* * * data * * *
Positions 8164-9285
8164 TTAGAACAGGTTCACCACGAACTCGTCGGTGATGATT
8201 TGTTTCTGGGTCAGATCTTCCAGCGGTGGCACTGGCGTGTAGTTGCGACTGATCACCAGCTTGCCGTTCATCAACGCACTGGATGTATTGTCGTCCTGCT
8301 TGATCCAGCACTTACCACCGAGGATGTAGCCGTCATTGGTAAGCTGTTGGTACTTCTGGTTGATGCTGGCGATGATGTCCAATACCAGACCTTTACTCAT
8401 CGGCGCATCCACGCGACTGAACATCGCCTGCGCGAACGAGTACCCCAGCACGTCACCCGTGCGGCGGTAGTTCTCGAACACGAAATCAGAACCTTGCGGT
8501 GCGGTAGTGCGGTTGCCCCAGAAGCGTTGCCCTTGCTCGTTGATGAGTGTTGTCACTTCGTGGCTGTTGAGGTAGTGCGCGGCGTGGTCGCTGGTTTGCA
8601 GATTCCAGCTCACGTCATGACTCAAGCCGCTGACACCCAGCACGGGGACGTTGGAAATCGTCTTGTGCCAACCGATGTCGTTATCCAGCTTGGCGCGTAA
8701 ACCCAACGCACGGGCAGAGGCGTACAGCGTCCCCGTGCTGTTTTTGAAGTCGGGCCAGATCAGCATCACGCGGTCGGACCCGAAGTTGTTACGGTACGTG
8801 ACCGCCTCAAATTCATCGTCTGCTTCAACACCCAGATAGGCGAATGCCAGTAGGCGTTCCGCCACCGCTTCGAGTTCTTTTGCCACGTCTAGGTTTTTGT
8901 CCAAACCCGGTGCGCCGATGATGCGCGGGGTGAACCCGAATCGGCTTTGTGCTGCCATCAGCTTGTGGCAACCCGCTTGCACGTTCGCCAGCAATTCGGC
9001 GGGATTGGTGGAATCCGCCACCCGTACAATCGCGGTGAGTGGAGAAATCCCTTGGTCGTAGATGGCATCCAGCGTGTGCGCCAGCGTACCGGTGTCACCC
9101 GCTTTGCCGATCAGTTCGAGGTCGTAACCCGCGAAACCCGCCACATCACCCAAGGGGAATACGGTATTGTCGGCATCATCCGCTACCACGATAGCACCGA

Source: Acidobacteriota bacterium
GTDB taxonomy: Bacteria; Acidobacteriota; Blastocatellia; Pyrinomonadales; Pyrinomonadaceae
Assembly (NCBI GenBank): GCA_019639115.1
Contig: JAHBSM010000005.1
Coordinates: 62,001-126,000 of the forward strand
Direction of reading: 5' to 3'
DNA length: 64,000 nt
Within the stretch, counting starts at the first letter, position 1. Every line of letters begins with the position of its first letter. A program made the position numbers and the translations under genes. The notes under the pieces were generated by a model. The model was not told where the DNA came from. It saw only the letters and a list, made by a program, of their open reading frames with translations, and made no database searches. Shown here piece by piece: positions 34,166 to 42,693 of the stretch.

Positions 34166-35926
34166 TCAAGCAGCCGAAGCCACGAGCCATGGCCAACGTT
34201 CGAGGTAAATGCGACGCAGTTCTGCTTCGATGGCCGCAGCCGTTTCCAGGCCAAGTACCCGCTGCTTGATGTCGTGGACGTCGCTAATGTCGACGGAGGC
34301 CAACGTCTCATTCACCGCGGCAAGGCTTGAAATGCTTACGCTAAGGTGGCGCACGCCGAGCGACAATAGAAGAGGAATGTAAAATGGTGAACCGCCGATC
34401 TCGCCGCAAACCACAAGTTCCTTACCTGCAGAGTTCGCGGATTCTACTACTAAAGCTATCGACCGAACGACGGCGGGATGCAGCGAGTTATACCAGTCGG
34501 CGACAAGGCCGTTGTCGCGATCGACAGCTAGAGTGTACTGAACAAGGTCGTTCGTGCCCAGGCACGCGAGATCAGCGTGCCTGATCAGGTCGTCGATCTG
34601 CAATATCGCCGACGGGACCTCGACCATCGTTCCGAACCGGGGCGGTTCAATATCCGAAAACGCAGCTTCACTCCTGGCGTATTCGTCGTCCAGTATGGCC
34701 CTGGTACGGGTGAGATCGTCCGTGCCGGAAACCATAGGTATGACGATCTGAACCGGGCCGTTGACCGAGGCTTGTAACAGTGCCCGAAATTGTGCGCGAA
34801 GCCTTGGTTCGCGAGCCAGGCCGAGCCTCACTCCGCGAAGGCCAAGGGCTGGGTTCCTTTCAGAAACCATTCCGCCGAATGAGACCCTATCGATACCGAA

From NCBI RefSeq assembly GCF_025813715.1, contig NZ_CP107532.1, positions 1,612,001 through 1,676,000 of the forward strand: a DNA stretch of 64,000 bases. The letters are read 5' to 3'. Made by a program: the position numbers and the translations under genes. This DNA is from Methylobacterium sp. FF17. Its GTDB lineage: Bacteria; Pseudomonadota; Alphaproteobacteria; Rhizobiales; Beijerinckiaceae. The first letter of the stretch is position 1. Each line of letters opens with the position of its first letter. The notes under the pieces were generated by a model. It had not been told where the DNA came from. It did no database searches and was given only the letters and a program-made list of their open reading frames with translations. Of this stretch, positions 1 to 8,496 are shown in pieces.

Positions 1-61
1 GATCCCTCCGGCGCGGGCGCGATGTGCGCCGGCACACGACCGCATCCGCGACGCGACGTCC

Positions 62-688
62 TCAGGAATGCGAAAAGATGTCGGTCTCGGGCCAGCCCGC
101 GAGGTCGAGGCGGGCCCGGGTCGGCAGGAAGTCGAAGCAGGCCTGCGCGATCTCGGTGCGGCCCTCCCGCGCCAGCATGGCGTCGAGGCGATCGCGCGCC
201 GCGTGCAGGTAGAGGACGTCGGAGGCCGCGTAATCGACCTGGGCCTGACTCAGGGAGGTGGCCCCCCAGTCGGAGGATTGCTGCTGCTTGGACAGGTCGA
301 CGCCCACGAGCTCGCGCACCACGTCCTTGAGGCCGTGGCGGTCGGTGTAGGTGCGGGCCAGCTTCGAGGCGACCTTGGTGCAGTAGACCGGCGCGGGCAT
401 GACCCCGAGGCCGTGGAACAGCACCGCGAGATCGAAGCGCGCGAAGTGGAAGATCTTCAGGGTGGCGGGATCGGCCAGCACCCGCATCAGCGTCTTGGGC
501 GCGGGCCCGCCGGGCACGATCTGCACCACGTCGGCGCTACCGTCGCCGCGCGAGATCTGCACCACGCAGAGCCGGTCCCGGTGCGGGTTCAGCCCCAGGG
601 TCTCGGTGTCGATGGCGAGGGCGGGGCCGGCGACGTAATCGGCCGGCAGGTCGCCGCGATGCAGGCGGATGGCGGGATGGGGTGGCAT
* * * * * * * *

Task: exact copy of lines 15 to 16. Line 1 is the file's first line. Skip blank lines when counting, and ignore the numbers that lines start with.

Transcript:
Assembly (NCBI GenBank): GCA_019639115.1
Contig: JAHBSM010000005.1